Tuesday 23 July 2019

Trade union will go back to WRC as 10,000 hospital workers continue pay strike

Siptu confirmed on Wednesday that it has accepted an invitation to attend talks with the WRC.

Health support workers Mag Dowling (left) Margaret Doherty (centre) and Naveen Sharma, on strike outside St James’s hospital in Dublin (Brian Lawless/PA)
Health support workers Mag Dowling (left) Margaret Doherty (centre) and Naveen Sharma, on strike outside St James’s hospital in Dublin (Brian Lawless/PA)

By Aoife Moore and Cate McCurry, Press Association Ireland

Trade union Siptu has said that talks will take place at the Workplace Relations Commission (WRC) on Thursday in a bid to resolve the dispute over hospital support staff pay.

It comes as 10,000 hospital workers continue their strike action, which is causing disruption at health facilities across the country.

The industrial action – which includes catering staff, porters, cleaners and technicians – is affecting patient and client services across 38 hospitals and healthcare facilities.

The 24-hour stoppage began at 8am on Wednesday.

The dispute emerged between workers and the HSE over what Siptu claims is a failure to implement increases in pay for workers after a job evaluation scheme deemed the staff were underpaid.

The initial response from the Government was that the increase would be paid in 2021 when all the stages of the evaluation are complete.

Siptu confirmed on Wednesday that it has accepted an invitation to attend talks with the WRC.

Siptu health division organiser Paul Bell, said: “The planned three days of strike action due to take place next week will proceed if we do not resolve this dispute.

“We are greatly encouraged by the huge turnout of members on picket lines at 38 hospitals across the country today.

“We also appreciate the support of the public, including patients and visitors to the hospitals, and of our colleagues in the health service.”

The Taoiseach said the Government had agreed to phase-in the pay increases from November 2019 “out of good will”, in an effort to resolve the dispute, which was not accepted by the union.

Mr Bell said the union would prefer a negotiated settlement that does not impact on patient services.

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(Brian Lawless/PA)

“Siptu members have acted in good faith at all times during this dispute, including by deferring two days of strike action,” he added.

“We believe that the Government has abused the conciliation process and never meaningfully engaged with Siptu representatives.

“Some 16.2 million euro is owed to our members yet the Department of Public Expenditure and Reform has only offered 1.2 million euro to resolve this dispute.

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The industrial action is affecting patient and client services across 38 hospitals and healthcare facilities (Brian Lawless/PA)

“Furthermore, the department has attempted to frustrate this process by seeking to unilaterally change a crucial element of the job evaluation scheme which centres on the assimilation of pay to new grades as awarded under this independent process.

“Our members (will) continue to pursue their legitimate claim for recognition, respect and pay justice.”

Healthcare assistant Joe Mansfield took to the picket line with dozens of his colleagues outside Connolly Hospital in Blanchardstown.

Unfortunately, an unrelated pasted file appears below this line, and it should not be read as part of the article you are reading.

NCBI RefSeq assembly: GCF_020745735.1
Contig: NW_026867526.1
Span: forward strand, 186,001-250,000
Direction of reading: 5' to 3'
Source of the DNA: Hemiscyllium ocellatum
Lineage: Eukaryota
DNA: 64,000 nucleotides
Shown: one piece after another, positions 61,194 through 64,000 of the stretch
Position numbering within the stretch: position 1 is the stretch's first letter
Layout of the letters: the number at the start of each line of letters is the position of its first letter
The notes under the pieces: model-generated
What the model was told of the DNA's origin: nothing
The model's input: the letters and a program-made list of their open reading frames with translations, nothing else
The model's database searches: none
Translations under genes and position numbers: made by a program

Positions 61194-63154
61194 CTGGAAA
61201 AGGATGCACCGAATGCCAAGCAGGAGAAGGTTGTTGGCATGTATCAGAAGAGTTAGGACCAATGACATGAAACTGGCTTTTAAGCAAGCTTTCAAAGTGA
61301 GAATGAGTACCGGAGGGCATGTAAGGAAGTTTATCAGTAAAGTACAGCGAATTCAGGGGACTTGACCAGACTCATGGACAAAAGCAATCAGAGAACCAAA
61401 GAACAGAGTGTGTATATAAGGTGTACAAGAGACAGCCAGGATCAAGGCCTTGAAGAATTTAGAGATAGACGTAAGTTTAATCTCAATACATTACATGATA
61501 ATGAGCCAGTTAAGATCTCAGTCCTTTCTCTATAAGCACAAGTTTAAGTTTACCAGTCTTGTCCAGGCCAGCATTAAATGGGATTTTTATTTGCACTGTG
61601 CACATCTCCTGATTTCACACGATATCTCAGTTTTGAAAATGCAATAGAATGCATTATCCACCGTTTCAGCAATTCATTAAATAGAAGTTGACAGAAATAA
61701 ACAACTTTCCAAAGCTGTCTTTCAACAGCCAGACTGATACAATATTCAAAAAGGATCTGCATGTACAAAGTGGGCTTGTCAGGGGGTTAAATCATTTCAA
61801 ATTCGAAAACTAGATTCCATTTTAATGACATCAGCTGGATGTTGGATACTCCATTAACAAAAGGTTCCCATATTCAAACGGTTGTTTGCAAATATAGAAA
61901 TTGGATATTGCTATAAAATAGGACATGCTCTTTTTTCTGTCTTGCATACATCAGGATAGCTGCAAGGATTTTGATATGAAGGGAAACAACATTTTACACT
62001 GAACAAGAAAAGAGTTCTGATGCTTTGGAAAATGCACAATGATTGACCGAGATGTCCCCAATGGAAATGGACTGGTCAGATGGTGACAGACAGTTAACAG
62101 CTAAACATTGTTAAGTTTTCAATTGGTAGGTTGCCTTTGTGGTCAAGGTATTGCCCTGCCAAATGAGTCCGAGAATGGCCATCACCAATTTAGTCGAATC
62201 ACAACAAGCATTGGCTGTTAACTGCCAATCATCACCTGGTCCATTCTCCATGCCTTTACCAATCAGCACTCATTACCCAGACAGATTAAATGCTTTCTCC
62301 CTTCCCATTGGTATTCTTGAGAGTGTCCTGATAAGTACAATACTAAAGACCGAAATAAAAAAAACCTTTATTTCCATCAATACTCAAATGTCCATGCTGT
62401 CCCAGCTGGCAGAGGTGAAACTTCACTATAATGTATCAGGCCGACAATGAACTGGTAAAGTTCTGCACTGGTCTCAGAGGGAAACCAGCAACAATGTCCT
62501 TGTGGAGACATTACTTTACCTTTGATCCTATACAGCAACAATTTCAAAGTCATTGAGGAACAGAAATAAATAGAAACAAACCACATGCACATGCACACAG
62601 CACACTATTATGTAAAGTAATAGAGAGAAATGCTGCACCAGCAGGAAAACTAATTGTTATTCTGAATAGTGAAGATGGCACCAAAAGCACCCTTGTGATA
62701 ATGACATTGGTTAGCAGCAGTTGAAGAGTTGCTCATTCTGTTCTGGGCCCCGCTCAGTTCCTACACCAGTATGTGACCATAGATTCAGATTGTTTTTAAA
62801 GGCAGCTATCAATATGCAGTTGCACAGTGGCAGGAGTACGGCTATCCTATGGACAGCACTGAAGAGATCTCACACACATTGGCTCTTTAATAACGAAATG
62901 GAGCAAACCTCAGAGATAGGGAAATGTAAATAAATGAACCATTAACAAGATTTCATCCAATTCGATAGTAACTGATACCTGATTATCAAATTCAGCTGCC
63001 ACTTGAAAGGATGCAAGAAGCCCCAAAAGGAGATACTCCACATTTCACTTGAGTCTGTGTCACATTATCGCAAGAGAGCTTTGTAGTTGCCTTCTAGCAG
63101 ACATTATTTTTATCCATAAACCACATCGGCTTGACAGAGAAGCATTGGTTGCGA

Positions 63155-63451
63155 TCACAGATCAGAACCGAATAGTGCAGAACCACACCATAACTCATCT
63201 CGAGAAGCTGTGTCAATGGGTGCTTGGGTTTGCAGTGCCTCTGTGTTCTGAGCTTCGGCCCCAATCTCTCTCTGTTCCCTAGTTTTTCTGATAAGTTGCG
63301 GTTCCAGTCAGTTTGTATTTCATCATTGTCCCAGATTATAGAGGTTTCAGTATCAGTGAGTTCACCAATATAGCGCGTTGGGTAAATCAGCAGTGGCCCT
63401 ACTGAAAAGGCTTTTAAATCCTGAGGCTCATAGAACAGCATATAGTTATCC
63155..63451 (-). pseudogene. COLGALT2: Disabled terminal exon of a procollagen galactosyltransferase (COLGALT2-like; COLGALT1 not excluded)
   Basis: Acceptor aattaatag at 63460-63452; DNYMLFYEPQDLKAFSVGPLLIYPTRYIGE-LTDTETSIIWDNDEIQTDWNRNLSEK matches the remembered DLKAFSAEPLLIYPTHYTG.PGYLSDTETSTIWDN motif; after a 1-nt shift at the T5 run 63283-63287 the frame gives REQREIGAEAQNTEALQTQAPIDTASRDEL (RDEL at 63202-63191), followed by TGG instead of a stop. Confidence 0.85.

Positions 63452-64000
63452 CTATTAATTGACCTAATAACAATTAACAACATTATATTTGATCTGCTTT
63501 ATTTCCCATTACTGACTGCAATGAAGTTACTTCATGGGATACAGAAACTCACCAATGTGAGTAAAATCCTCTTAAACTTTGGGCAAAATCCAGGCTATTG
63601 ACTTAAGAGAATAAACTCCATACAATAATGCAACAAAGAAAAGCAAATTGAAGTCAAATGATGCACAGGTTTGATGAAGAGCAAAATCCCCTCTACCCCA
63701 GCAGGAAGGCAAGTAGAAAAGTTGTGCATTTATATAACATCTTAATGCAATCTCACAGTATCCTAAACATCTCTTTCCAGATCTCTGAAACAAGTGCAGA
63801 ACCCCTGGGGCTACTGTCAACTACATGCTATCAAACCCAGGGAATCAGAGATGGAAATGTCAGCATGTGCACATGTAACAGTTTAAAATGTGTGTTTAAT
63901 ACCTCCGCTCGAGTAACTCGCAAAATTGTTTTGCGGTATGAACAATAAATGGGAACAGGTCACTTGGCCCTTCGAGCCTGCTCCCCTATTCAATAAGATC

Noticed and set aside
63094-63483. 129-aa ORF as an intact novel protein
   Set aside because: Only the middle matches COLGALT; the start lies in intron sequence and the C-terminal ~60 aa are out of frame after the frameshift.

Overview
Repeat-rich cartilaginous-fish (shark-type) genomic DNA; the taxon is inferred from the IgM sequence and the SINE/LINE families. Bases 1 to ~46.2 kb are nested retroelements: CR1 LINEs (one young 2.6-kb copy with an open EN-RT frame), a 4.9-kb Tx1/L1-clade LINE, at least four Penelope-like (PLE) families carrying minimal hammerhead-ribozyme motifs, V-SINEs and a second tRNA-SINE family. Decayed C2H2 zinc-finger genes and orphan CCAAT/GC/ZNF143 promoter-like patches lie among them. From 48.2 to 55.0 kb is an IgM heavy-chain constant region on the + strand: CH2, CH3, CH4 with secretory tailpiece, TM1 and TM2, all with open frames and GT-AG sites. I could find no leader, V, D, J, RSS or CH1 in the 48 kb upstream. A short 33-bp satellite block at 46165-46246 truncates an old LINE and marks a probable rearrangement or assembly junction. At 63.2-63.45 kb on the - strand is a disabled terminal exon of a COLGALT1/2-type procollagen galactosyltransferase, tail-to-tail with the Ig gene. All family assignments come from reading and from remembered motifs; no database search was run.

He has been working at the hospital for 18 years.

“Unfortunately we have to to strike today because the Government hasn’t given us the recognition we deserve,” he said.

“They have to realise that healthcare assistants and all the support staff are taking on more roles and responsibilities without any choice.

“This strike means we are down a day’s pay and with more planned for next week it means we will be down more pay and that’s frightening.

“We are only ordinary Joe’s so every penny counts.

“I feed, wash, dress and assist patients as well as assisting nurses throughout the day. We don’t get the recognition we deserve from management or the HSE or from some TDs in Fine Gael.

“It’s a fight we are prepared to do but we don’t want to do.

“From ground workers, to catering, to porters, we are the ones that keep the show on the road.”

His colleague, Pat Farrell said he feels like support workers are at the “bottom of the pile”.

Mr Farrell, who has been a driver at Connolly Hospital for the last 15 years, said he has been taking on more duties since 2011.

“We all took on the extra work but have not got the pay for it,” he explained.

“They have paid other grades in the hospital, but we feel like we are at the bottom of the pile and no one cares about us.

“The staff are doing more but we are not getting the pay for it.”

The HSE said it is continuing to engage on contingency planning with Siptu at local hospital and healthcare facility level.

A spokeswoman said: “Feedback from our services this morning would suggest that the situation in all sites is challenging because of the range of essential services affected.

“However, all sites are continuing to engage locally with Siptu on contingency plans to ensure safe service provision and patient dignity, care and comfort.

“As well as facing challenges in maintaining essential daily care for our inpatients such as nutrition, hydration, transfer of patients, cleaning and infection control, emerging data would also suggest that there has been a significant number of appointment and procedure cancellations including surgical procedures, scope procedures, and outpatient appointments.”

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